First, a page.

Testosterone is a steroid hormone from the androgen group and is found in humans and other vertebrates. In humans and other mammals, testosterone is secreted primarily by the testicles of males and, to a lesser extent, the ovaries of females. Small amounts are also secreted by the adrenal glands. It is the principal male sex hormone and an anabolic steroid.
Studies show that, depending on situation and person factors (1, 2), testosterone can increase cooperation and fairness in economic interactions (3, 4). Testosterone administration furthermore has increased generosity in the Trust Game (5), and the hormone decreased lying in a private game of dice (6). These findings suggest that testosterone increases concerns for social reputation (2, 3, 4, 5), and that the hormone does not motivate for status seeking through either greedy or deceitful strategies (7, 8, 9). However, concerns for status and resources remain hard to disentangle in humans as they are intrinsically intertwined (5). Therefore, in a new study (10) republished corrected on February 25, 2016, Goetz S. M. et al. investigated the effects of testosterone administration on behavior in a paradigm wherein concerns for status and resources uniquely collide: a two-person poker game developed by Von Neumann and Morgenstern (11). They performed a placebo-controlled single-dose testosterone administration in young women, who played a game of bluff poker wherein concerns for status and resources collide. The profit-maximizing strategy in this game is to mislead the other players by bluffing randomly (independent of strength of the hand), thus also when holding very poor cards (cold bluffing). The profit-maximizing strategy also dictates the players in this poker game to never call the other players’ bluffs. For reputable-status seeking these materialistic strategies are disadvantageous; firstly, being caught cold bluffing damages one’s reputation by revealing deceptive intent, and secondly, not calling the other players’ bluffs signals submission in blindly tolerating deception. Here they’ve shown that testosterone administration in this game of bluff poker significantly reduces random bluffing, as well as cold bluffing, while significantly increasing calling. Their data suggest that testosterone in humans primarily motivates for reputable-status seeking, even when this elicits behaviors that are economically disadvantageous.
In sum, their data shows that after testosterone administration, compared to placebo, subjects bluff less randomly; their bluffing is more dependent on the strength of their hand. Bluffing under the influence of testosterone becomes thus more predictable and hence easier to foresee by the opponent. This is especially caused by subjects bluffing significantly less with very weak cards after testosterone administration; in the cold bluffing range. Both the reduction in random, as well as cold bluffing signifies a greater deviation from the game’s profit-maximizing strategy (11). Bluffing should be unpredictable and occur over the whole range, and thus also with a very weak hand.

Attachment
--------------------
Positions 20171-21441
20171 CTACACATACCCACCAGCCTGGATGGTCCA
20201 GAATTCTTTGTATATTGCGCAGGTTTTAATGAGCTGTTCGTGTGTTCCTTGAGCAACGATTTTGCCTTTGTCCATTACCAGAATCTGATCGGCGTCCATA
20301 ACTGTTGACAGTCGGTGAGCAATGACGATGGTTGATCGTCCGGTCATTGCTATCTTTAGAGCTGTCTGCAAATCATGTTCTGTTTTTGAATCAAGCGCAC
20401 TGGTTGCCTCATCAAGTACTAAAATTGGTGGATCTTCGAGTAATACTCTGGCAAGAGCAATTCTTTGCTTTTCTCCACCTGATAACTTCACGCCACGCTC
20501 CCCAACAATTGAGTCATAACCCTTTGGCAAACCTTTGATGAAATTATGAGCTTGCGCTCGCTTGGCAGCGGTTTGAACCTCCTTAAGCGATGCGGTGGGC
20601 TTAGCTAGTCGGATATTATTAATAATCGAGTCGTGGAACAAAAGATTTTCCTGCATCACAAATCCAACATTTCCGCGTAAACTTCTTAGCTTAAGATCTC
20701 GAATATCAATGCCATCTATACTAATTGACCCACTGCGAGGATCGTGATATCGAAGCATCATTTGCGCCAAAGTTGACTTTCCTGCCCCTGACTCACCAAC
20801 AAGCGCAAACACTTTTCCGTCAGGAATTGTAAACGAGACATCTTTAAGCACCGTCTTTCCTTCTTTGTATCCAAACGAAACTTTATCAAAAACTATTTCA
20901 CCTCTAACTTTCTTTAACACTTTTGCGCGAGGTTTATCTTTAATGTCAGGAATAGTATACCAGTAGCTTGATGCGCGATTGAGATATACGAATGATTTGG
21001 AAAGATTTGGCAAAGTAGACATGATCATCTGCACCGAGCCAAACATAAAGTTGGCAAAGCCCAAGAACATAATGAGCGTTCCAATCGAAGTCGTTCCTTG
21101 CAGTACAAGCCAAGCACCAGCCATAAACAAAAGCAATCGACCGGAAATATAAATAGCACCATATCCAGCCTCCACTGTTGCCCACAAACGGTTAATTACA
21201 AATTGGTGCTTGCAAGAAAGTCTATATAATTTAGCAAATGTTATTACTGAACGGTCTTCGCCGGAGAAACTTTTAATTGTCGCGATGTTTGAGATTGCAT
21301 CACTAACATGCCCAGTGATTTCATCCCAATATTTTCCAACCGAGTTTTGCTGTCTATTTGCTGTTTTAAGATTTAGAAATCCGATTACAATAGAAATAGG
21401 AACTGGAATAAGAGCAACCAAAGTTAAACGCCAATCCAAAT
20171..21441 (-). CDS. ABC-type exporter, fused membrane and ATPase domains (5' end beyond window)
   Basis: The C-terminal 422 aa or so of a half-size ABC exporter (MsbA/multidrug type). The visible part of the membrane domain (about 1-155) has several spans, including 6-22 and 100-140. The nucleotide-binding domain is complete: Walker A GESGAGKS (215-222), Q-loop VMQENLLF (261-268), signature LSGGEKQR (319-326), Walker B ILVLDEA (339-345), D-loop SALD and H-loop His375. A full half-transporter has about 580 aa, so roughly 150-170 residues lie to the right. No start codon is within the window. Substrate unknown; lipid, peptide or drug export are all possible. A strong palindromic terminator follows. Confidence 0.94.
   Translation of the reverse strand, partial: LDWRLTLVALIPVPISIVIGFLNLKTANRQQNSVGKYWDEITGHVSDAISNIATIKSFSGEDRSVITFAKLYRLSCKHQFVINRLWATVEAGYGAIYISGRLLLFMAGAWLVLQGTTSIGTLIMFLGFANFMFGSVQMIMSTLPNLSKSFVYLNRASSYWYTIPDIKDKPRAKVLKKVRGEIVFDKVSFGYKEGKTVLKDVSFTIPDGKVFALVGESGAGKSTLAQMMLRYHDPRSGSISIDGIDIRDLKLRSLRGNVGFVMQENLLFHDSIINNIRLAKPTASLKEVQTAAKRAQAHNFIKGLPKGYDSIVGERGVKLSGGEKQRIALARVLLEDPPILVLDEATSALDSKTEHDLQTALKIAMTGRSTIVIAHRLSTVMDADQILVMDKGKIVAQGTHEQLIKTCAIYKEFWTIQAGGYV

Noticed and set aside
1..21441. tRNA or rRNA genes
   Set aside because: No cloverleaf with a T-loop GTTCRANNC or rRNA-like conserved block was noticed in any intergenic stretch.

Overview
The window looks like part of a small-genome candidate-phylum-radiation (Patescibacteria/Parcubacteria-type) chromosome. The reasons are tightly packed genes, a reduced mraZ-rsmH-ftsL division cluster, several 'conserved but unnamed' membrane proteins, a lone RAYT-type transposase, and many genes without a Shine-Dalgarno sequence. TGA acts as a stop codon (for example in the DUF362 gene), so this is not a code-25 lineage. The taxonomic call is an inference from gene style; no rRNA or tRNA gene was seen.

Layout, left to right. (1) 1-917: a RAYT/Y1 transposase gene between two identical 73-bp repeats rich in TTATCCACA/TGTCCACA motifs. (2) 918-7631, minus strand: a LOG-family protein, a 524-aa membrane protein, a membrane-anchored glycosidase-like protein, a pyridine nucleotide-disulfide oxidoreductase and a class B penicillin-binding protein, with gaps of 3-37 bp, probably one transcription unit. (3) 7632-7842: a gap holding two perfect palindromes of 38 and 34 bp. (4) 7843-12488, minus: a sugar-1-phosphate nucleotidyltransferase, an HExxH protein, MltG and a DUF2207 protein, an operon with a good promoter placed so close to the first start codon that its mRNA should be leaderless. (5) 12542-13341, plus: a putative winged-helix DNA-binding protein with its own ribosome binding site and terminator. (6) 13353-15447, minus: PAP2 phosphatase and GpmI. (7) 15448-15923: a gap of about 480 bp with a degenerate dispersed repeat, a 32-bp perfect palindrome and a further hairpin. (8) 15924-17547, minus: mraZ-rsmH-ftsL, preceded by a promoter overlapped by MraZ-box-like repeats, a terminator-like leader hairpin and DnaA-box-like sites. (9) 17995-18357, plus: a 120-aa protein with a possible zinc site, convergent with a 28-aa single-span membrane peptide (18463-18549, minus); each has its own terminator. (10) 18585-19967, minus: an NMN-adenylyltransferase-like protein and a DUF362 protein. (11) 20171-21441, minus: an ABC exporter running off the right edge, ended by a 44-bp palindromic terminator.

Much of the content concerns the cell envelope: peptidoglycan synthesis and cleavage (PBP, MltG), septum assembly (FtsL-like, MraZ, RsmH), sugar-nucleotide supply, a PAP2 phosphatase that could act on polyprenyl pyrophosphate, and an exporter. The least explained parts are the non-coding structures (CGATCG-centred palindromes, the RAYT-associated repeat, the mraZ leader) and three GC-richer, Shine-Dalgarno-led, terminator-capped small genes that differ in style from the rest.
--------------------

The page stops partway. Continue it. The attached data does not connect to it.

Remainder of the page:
If testosterone in humans encourages dominance behavior in ways corresponding to other animals, the hormone should not increase cheating behavior, but instead improve reputation building and cheater detection. Indeed, there is evidence in humans that dishonest, treacherous behavior is associated with low testosterone levels (12). Additionally, administration of testosterone has shown to induce reputable and honest behaviors in human males and females. Reputation is slowly earned and quickly lost, and cheating may seriously compromise one’s reputation and one’s chances of benefiting from future cooperation. Increases in prosocial behaviour observed in testosterone administration studies in humans may therefore serve reputation building, and mutually beneficial cooperation.
They’ve also shown that testosterone administration caused subjects to call the bluffs of the opponents more in the poker game, and these data provide powerful corroborating evidence for testosterone’s proposed role in reputable-status seeking in humans. The frequency of calling increased after testosterone administration in this poker game, wherein the profit-maximizing strategy in Bluff Poker is to never call (11). Note that this profit-maximizing strategy, to always fold and never call the other players’ bluff, clearly is a submissive policy, as the player passively allows the other player to deceive and make profit through these cheats. Their prior research has repeatedly demonstrated that humans with exogenously increased, or endogenously high testosterone levels automatically and robustly avoid the display of submission signals.
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